dkfalcon is right: FlyLady is the way to go. 15 minutes at a time, little babysteps and eventually getting & STAYING organized becomes routine.

Posted by: jenniferbeall | January 3, 2008 12:57 PM

Ps -- Thanks for the topic, Brian. It's a slow day today, so I've used it to file away last year's stuff and set up my calendar for this year.

Posted by: laura33 | January 3, 2008 2:09 PM

You can't want something (frivolous) you haven't seen. I find putting catalogues straight into the recycling bin very useful.

Posted by: maryland_mother | January 3, 2008 2:12 PM

dkfalcon is right: FlyLady is the way to go. 15 minutes at a time, little babysteps and eventually getting & STAYING organized becomes routine.

Posted by: jenniferbeall | January 3, 2008 12:57 PM

yeah - assuming your goal in life is to organize your house and stay right there on top of that cleaning, LOL.

The dust I shall always have with me. It'll still be there when the kids are grown. Then -- maybe -- I'll start worrying about organizing our household cleaning.

Posted by: mn.188 | January 3, 2008 3:02 PM

"The dust I shall always have with me."

Dust mite prevention:
http://www.mayoclinic.com/health/dust-mites/DS00842/DSECTION=9

Avoiding exposure to dust mites can minimize your risk of allergic reactions. While you can't completely eliminate dust mites from your home, you can significantly reduce their number. Use these suggestions...

*Remove dust. Use a damp mop or rag instead of a dry cloth.

* Vacuum regularly. Use a vacuum cleaner with a double-layered microfilter bag or a high-efficiency particulate air (HEPA) filter. Vacuum both carpet and fabric-covered furniture. If your allergies are severe, leave the area being vacuumed while someone else does the dirty work. Stay out of the vacuumed room for 20 minutes after vacuuming.

* Cut clutter. If it collects dust, it also collects dust mites. So remove knickknacks, tabletop ornaments, books, magazines and newspapers from your bedroom.

* Rethink flooring. If your dust mite allergy is severe, replace your wall-to-wall bedroom carpet with tile, wood or linoleum flooring. Also consider replacing upholstered furniture and removing fabric curtains.

Though you may be tempted to purchase an air purifier to lessen the symptoms of your dust mite allergy, you should know that air purifiers alone aren't effective for reducing dust mites. This is because dust mites aren't airborne for long periods. When they are sent into the air, they don't stay long; they're too heavy. Vigorous cleaning practices, along with the other tips above, are better bets for minimizing dust mites in your home. For some people, adding an air purifier to the steps described above can reduce the amount of airborne dust.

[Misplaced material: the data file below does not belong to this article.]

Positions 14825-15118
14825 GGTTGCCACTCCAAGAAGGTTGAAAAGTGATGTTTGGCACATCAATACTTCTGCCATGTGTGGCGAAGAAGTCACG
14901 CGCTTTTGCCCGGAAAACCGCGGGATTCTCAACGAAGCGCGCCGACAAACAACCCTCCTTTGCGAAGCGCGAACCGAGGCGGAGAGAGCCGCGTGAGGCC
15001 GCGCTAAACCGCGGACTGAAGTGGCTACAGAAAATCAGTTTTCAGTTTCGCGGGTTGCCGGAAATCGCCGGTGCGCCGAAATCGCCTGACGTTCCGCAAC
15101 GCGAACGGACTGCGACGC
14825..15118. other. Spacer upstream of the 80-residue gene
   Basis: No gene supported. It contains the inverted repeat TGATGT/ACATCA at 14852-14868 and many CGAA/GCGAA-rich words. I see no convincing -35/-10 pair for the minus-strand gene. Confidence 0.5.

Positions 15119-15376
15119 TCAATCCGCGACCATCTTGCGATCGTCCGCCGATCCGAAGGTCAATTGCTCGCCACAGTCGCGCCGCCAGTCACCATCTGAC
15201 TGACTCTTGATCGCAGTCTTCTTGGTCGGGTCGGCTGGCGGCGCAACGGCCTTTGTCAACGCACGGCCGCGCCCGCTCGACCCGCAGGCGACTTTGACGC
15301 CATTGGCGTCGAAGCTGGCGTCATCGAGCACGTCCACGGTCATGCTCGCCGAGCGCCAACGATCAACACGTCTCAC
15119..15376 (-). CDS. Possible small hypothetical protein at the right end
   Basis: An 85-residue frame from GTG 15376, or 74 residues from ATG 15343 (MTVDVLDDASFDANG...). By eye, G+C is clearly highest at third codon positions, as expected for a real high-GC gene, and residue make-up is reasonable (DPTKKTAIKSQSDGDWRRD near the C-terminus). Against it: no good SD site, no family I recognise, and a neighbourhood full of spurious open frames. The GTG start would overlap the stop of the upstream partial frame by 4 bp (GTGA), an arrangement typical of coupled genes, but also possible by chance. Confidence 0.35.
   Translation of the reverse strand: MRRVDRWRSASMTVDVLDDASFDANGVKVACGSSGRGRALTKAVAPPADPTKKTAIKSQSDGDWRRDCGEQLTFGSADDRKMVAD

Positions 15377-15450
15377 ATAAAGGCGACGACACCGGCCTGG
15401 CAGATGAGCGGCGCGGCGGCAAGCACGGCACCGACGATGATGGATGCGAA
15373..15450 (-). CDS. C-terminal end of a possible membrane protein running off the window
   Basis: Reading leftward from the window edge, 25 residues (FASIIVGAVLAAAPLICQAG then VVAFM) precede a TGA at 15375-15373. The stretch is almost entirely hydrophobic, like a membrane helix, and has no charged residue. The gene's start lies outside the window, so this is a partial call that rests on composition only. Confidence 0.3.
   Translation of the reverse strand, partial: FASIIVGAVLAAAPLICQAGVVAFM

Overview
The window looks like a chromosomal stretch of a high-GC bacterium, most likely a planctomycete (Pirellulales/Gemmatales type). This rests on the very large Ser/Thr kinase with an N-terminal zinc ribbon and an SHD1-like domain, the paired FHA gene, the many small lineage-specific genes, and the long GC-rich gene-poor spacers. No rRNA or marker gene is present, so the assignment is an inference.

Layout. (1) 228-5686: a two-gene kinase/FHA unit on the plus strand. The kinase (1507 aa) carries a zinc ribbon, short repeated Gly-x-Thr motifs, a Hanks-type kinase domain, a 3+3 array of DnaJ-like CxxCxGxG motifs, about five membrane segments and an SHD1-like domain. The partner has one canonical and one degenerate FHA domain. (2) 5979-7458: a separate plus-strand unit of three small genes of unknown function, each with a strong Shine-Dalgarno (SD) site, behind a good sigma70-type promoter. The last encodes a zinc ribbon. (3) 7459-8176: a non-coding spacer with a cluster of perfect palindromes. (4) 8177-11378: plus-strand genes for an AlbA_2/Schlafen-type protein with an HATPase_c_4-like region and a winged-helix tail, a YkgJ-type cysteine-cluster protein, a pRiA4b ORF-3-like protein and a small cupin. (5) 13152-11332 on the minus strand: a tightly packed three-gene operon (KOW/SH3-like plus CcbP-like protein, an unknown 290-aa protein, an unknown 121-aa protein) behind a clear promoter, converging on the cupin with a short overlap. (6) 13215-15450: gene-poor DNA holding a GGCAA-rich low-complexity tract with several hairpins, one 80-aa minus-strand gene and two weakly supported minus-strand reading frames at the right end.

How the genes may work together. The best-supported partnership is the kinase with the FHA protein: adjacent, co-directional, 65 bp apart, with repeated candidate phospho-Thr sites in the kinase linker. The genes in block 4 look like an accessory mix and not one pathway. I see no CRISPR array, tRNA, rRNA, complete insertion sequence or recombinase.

Posted by: mehitabel | January 3, 2008 3:46 PM

I use a touch of GTD now, too. I never got the book, but want to. For now, I just follow the rule of putting everything into my PDA or notebook once I think of it, and then getting it into my Outlook tasks list with a due date or doing it when I go through the list each day. Then I forget about it until its duedate.

It has really helped organize my life. It hasn't really simplified it, since now that I am getting things done, I want to do even MORE. LOL. Type A, present.

We tried Flylady, but it's just not how we work. Waaayyyy too structured for us. And the inspirational mails are way too pithy. And like mn.188 said, house cleaning isn't our priority.

I should get the book. The small amount of structure I have now really helps, but I would love ideas for tweaks to make it better without adding too much overhead.

Posted by: ethele | January 3, 2008 4:53 PM

My own new year's resolutions include moving my neighbor's planter from the sidewalk in front of my house:

http://thedamedomain.blogspot.com/2008/01/ringing-in-new-year.html

Posted by: TheDameDomain | January 4, 2008 2:19 PM

I also encourage people to get two other books, both by Julie Morgenstern: Time Management from the Inside Out, and Organizing from the Inside Out. I use them, as well as GTD. Simple, effective, and easy! You'll never regret them.

Posted by: babsy1 | January 4, 2008 9:22 PM